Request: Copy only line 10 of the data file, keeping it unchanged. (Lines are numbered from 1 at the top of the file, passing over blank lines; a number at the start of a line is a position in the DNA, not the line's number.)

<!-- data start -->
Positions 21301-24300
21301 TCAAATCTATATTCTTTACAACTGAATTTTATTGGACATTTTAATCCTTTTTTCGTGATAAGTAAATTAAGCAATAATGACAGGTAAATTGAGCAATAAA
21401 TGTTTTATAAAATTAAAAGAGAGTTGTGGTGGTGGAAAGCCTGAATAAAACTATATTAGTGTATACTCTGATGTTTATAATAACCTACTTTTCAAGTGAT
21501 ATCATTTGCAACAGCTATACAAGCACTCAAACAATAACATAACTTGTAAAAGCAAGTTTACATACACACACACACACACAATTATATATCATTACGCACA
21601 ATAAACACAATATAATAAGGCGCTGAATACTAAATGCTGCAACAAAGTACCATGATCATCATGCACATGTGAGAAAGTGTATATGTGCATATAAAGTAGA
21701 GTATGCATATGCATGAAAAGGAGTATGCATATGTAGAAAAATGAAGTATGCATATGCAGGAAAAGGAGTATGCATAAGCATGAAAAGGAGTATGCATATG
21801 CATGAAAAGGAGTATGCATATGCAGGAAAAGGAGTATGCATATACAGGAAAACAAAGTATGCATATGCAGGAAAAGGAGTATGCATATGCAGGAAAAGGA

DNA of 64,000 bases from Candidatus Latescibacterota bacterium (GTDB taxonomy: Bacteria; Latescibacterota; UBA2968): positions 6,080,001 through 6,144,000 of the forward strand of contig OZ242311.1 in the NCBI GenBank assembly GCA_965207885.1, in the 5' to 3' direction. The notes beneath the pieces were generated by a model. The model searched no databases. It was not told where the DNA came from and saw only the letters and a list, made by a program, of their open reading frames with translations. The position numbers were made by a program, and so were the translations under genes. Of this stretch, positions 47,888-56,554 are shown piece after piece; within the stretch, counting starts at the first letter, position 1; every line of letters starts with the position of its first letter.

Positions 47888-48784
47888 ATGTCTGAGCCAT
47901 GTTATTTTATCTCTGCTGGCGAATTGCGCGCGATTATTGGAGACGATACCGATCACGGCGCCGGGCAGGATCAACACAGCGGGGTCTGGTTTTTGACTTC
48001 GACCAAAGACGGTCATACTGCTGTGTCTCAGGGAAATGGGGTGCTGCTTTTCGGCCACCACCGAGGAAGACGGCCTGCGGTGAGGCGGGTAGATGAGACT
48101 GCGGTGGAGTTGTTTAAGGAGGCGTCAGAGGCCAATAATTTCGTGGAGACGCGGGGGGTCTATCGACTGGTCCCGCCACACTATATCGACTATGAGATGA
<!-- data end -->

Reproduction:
47888 ATGTCTGAGCCAT